Since Major League Baseball established a foothold in the nation’s capital at the turn of the century, the league has exploited a truism about politics in America: Influence is unbelievably cheap. Over the last 17 years, through its political action committee, MLB has donated slightly more than $3.7 million to 321 members of Congress, according to an analysis of federal election records by Yahoo Sports. For less than one season of the average salary for a single baseball player, the league wooed senators and House members, Republicans and Democrats, men and women, a few thousand dollars at a time, in hopes that someday their power could work in the league’s favor.
On March 22, the strategy paid back manifold. Late that night, Congress tucked a two-paragraph provision – laughably called Save America’s Pastime Act – into the 1,967th page of its $1.3 billion spending bill. Two years earlier, a bill by the same name had been scuttled after outcry over its intent – to make law the cartoonish underpayment of minor league baseball players – prompted one of its co-sponsors to almost immediately wash her hands of it. Now, all those donations, and the millions more the league spent lobbying, were making for a handsome return on investment. The lawsuit seeking fair wages for minor league players was now running up against codified law.
All of the league’s success in Washington made its recent stumble that much more calamitous, particularly because of its damages far beyond Capitol Hill. The revelation by Popular.info’s Judd Legum over the weekend that the league had recently donated $5,000 to Sen. Cindy Hyde-Smith (R-Miss.), whose racially tinged remarks about lynching and voter suppression have become the focal point of her run-off election Tuesday against Democratic challenger Mike Espy, prompted the league to ask for Hyde-Smith to return the donation.
In addition, multiple sources familiar with the situation told Yahoo Sports, MLB has asked Hyde-Smith to return two previous donations, made June 30 and Sept. 30, totaling another $5,000. While those came before her infamous comment – in which Hyde-Smith evoked the brutal history of lynchings in Mississippi by saying of a supporter: “I would fight a circle saw for him; if he invited me to a public hanging, I would be on the front row” – the recent donation was made as early reports of Hyde-Smith’s words started to circulate.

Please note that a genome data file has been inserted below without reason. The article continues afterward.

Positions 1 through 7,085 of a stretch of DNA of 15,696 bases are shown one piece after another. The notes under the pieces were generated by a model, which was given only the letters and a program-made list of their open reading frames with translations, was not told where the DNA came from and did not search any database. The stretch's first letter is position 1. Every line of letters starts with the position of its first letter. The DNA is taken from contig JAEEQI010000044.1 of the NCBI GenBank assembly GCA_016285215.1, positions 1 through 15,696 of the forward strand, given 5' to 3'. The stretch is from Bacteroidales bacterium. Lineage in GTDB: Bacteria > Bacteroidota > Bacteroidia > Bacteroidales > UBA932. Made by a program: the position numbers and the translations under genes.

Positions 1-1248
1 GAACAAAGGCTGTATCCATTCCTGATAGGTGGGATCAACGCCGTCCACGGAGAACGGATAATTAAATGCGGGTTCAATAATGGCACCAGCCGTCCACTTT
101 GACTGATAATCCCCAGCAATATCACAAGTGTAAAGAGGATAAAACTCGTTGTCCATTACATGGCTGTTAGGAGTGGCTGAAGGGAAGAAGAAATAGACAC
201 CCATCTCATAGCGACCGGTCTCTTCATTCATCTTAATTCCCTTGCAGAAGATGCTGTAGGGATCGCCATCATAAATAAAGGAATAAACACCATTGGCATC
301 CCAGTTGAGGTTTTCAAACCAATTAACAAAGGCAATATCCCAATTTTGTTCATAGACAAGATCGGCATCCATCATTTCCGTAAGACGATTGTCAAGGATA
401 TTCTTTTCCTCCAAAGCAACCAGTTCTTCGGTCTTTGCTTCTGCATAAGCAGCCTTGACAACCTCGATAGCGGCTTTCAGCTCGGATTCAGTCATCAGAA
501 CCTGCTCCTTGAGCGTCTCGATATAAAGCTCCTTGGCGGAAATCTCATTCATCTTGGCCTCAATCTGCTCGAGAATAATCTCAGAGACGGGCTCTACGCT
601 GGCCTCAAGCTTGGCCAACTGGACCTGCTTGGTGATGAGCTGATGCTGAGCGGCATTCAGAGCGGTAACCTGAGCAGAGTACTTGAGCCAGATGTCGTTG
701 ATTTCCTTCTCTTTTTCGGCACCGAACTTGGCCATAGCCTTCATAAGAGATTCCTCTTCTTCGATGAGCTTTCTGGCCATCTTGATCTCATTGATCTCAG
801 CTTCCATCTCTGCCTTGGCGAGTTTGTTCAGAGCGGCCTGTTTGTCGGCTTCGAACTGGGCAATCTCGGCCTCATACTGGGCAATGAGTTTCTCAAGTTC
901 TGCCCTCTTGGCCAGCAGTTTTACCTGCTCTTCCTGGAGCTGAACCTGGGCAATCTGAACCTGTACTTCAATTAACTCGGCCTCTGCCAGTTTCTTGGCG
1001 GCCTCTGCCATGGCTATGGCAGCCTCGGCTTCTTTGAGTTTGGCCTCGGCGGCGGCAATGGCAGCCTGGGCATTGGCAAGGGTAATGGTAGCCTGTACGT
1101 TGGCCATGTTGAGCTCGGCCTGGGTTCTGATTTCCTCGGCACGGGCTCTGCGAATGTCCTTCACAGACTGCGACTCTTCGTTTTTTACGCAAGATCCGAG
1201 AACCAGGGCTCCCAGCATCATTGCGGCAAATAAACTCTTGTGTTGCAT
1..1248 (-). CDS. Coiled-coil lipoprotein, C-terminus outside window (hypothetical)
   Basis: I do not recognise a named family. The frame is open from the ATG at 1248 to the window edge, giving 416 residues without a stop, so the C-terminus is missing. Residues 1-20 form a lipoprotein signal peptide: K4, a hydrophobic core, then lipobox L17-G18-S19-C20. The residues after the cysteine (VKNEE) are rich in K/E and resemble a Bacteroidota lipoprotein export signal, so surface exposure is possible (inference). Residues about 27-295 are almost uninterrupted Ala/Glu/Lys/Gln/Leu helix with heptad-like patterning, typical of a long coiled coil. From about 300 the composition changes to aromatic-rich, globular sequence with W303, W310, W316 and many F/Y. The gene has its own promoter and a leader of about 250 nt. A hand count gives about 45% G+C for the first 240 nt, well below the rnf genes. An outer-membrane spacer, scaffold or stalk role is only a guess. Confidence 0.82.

When a lobbyist who works for MLB could not attend a fundraiser put on by Senate Majority Leader Mitch McConnell in mid-November, the league was asked instead to donate money to Hyde-Smith, according to sources. The league cut the check for Hyde-Smith’s campaign on Nov. 12 or 13, two sources told Yahoo Sports – a day or two after the lynching comments were first made public by the Jackson Free Press. The campaign reported the contribution in a Nov. 24 filing.
MLB was one of at least nine companies – including Google, Ernst & Young, Pfizer, Boston Scientific and AT&T – that have asked for Hyde-Smith to return contributions since Legum’s reporting showed the donations.
The ugliness is particularly acute for MLB because of how the league’s efforts to celebrate its diverse history and recruit young black players run in contrast to its support of a candidate who attended a so-called segregation academy in Mississippi. While Hyde-Smith isn’t the only candidate charged with racism to whom the league has donated – it gave $1,000 in 2004 and 2006 to Rep. Steve King (R-Iowa), according to campaign contribution records – the supercharged political climate brings a narrowed focus on the league’s distribution of PAC funds.
Certainly the oversight from the league will tighten, according to sources, particularly with how easily the donation to Hyde-Smith following the lynching comments could have been avoided. The last time the league faltered so clearly in Washington was during the steroid hearings, under former commissioner Bud Selig. His successor, Rob Manfred, had avoided political firestorms.
If any good can come of the current conflagration, it’s added incentive to redouble the league’s commitment to vital causes. Among racist tweets, ridiculous remarks from announcers and now this, MLB has unloaded half a pistol in its foot this year. It needs more resources, more staff and, most of all, more commitment from higher-ups that the league’s efforts aren’t simply window-dressing to placate the public.
Because companies that are committed to ideals of inclusion don’t throw $5,000 at a senator who makes references to lynchings in a state with a wretched history of them while opposing a candidate who is black. No matter how MLB has divvied up its contributions – 56.6 percent of its donations to candidates this year went to Democrats, and since 2002, it has given $1.28 million to Democrats and $1.1 million to Republicans – nothing can wash away the stain of the money given to Hyde-Smith.
MLB asking for the return of $10,000 is a good first step in moving past it. Taking that $10,000 and donating it to a cause that helps celebrate the rich history of baseball and black culture – perhaps the Negro Leagues Baseball Museum – would be a reasonable redirection of the funds. And perhaps rather than firehosing millions of dollars at politicians in hopes they’ll cure some small ills or grease some tiny wheels, MLB can put its money where its mouth is and woo boys and girls, black and brown, a few thousand dollars at a time, in hopes that someday they’ll see baseball the way baseball wants to be seen.
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